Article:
Straight from the Heart Advice from WBIR Chief Meteorologist Todd Howell:
The Importance of Weather Radios
Severe weather can happen anytime during the year, not just in the spring. Every home needs a working Weather Radio. Statistics show that in today's society the majority of citizens get their severe weather information from television, but what about the times when your television isn't on, say for example in the middle of the night while you are sleeping? This is where a working Weather Radio can save your life during severe weather...day or night. These radios are affordable, and are well worth the investment.
Click link for all the counties' codes: http://www.nws.noaa.gov/nwr/ccov.php?State=TN
When shopping for a weather radio, purchase one with a tone alarm. This is really a big key to the whole equation and radios without this feature are unable to alert you during severe weather. When the radio is in alert mode, it is on but silent, listening for the special tone that the National Weather Service puts out when a watch or warning is issued that will activate the alarm on your radio. This will serve as an "alarm clock" for you relative to severe weather, especially when you are sleeping or away from your television. Once you receive the alarm, you can listen to the radio message and tune into the WBIR Weather Center for the latest information.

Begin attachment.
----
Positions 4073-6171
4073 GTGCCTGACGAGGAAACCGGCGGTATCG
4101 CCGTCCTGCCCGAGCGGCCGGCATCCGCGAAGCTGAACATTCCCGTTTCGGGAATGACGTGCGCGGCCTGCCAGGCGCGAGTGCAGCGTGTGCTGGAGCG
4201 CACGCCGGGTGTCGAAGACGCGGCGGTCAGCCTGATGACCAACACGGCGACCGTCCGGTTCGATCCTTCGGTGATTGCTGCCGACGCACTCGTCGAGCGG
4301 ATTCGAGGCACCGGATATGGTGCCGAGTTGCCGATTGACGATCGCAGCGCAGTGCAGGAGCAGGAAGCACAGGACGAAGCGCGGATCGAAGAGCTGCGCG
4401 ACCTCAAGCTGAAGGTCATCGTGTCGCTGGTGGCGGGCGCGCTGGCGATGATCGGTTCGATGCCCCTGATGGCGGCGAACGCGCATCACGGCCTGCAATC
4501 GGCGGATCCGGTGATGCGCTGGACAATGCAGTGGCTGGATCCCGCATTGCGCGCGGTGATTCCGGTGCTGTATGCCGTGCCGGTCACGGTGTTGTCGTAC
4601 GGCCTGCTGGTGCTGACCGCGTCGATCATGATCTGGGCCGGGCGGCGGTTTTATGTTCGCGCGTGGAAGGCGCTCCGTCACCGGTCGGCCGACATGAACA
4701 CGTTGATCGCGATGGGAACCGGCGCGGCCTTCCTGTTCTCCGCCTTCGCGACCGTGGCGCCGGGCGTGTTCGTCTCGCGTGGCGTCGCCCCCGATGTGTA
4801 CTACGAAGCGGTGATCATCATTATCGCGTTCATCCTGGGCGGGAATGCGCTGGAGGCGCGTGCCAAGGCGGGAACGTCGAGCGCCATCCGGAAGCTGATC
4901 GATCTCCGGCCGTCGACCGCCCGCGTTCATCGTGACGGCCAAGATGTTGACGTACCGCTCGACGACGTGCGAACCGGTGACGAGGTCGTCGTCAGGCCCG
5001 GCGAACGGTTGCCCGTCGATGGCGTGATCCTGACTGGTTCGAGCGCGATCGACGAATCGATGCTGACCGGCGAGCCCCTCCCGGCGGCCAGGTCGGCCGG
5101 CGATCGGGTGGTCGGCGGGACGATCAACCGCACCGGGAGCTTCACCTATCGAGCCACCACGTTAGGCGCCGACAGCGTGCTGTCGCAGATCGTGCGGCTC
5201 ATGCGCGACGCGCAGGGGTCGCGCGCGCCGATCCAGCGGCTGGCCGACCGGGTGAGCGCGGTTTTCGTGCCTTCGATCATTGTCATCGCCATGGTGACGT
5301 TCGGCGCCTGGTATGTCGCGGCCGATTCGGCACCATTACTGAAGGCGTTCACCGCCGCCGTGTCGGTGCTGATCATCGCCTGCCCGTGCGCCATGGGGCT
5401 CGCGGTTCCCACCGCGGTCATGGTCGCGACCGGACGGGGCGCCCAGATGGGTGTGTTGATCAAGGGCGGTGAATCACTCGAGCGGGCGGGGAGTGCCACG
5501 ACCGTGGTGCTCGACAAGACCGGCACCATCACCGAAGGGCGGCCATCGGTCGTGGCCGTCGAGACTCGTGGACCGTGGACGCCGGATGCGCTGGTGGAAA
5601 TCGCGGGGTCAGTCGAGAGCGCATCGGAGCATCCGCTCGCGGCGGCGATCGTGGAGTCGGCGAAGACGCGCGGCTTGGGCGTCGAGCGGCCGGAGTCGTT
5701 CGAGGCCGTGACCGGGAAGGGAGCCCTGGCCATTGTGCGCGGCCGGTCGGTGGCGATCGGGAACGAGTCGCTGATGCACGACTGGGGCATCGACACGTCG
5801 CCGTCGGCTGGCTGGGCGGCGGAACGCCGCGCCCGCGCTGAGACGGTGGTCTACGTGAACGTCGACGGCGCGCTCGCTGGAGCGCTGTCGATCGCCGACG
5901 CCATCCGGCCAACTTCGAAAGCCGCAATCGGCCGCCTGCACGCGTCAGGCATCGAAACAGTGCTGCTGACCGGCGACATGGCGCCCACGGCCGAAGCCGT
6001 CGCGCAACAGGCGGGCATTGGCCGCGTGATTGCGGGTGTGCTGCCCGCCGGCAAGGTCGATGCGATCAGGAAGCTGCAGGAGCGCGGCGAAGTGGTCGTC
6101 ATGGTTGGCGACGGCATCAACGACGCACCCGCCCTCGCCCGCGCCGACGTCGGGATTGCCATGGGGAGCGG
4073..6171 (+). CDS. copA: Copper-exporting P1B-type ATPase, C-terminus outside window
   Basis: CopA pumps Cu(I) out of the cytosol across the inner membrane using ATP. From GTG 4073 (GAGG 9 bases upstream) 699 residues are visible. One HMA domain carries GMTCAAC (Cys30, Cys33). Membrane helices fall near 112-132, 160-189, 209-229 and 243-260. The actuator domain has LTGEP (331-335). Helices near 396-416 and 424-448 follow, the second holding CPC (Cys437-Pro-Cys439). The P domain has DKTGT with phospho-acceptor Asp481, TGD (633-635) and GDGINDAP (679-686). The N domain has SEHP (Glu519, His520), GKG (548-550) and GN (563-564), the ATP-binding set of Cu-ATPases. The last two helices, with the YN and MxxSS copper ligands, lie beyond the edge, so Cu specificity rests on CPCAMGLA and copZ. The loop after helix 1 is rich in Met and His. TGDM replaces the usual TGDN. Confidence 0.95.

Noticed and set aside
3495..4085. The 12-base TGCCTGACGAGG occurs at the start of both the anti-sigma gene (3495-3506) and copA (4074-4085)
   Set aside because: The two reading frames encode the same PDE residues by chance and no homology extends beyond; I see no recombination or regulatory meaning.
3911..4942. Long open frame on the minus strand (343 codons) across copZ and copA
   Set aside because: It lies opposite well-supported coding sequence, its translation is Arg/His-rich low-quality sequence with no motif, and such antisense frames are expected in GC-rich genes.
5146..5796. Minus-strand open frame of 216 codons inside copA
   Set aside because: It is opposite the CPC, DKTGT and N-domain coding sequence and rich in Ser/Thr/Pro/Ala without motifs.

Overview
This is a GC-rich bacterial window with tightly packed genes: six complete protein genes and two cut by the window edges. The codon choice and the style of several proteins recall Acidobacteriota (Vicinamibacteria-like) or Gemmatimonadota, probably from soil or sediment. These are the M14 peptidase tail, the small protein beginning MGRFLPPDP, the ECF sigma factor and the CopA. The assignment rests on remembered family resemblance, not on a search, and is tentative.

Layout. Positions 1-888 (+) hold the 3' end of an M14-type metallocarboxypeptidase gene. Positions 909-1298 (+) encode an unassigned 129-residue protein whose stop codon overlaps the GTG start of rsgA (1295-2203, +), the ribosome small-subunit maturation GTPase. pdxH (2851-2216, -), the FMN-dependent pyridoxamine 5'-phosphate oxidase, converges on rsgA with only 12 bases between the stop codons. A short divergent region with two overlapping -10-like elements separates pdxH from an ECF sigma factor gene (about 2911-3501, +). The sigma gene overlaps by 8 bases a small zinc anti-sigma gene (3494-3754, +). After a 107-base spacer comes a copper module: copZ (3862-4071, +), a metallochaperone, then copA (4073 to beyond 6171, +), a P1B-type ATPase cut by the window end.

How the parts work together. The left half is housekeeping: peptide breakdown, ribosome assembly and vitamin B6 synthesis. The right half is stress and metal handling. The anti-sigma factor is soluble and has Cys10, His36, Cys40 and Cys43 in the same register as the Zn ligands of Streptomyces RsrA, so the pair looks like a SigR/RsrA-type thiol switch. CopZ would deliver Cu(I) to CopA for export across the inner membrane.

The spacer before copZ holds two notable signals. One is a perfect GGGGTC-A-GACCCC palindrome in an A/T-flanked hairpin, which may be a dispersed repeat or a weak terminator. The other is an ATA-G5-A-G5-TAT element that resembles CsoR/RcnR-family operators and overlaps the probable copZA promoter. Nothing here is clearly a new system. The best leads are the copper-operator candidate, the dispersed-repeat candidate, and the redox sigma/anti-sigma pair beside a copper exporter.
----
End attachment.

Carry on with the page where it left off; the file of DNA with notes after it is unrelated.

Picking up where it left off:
You should also look for one with S.A.M.E. technology which stands for Specific Area Message Encoding and it allows the user to program their radio so that they get alerts for a SPECIFIC county or counties! For example if you want Knox County watches and warnings only, you are able to program this radio to accomplish that. You can program your radio with as many or as few counties as you like.
A battery backup is also critical in case of a loss of power, which can happen when severe weather occurs.
Just like a smoke detector against fires, this radio is the best and cheapest life insurance policy you can buy for yourself and your family against severe weather.
Todd Howell, Chief Meteorologist